About 8 percent of full-time medical practitioners took zero days off in the latest month, while 7 percent of night-shift doctors put in more than 80 hours of overtime, a survey showed.

One of the labor ministry’s “thresholds” used to recognize deaths as work-related is working more than 80 hours of overtime a month.

On average, the night-duty doctors worked about 64 hours of overtime for the most recent month, according to the survey conducted by Zenkoku Ishi Union (national union of doctors) and the Japan Federation of Medical Worker’s Unions.

Seventy-eight percent of those doctors said they enter normal shifts without taking a break when their night duties are over, according to the survey results released on Nov. 9.

“The situation is very serious,” said Naoto Ueyama, representative of the Zenkoku Ishi Union. “The total absence of days off poses a major problem for the doctors’ health and for medical safety.”

Seventy-nine percent of the doctors said their working hours are negatively affecting their concentration and judgment ability, with 27 percent saying they have actually experienced a growth in errors, such as entering wrong data on computers.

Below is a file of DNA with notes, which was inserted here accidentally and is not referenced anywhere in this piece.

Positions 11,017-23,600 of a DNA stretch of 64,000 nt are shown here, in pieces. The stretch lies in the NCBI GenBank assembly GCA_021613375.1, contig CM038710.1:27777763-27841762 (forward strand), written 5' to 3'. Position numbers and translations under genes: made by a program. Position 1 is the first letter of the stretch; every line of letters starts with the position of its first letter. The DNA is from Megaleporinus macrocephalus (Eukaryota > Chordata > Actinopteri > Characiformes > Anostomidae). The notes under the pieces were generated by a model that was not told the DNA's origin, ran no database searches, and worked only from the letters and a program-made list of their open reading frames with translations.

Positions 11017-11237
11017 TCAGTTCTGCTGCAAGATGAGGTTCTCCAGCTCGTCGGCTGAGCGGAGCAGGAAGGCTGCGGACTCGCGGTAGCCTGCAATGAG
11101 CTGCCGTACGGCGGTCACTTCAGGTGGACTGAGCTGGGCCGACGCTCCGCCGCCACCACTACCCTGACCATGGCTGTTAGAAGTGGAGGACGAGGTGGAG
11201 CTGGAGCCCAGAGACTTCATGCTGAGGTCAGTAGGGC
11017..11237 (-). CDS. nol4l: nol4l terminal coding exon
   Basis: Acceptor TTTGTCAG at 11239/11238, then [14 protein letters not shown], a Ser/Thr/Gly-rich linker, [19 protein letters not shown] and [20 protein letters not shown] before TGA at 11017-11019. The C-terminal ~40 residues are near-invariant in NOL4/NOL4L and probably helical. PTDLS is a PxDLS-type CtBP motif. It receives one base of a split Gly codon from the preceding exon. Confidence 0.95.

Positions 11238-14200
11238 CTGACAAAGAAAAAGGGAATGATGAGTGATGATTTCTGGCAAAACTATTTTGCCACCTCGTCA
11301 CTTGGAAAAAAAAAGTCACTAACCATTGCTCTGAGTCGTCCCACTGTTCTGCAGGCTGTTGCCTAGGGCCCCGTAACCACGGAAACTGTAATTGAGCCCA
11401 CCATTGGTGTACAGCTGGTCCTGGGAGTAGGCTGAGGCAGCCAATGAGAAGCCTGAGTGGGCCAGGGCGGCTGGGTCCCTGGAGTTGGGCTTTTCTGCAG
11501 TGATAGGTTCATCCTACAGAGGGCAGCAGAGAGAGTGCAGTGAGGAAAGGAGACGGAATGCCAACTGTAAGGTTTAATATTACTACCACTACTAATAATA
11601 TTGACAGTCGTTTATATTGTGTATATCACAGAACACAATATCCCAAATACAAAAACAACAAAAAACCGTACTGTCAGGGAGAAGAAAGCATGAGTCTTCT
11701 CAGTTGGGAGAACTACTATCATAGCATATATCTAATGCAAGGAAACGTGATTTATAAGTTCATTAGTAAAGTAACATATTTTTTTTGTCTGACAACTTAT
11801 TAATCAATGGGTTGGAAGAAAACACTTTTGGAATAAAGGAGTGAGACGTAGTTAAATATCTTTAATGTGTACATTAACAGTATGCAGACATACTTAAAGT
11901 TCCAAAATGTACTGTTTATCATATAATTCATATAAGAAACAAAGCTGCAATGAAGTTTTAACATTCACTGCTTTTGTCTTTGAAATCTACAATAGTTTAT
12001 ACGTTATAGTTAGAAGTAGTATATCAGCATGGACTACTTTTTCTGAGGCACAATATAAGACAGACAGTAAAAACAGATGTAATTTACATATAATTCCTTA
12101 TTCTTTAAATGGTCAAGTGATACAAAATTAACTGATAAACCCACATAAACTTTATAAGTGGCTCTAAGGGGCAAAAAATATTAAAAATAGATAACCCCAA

The survey obtained responses from about 1,800 working doctors through academic societies and local governments between July and September this year. About 1,600 of the responses have been analyzed so far.

About half of the respondents said they would approve new labor regulations, such as setting upper limits on working hours.

However, 57 percent of the respondents said they believe that such reform measures would do little to improve their working conditions.

Many said such measures would cause a shortage of doctors, which would make it difficult to maintain the system for seeing patients.

Others cited the strong tendency against viewing medical practitioners as normal workers.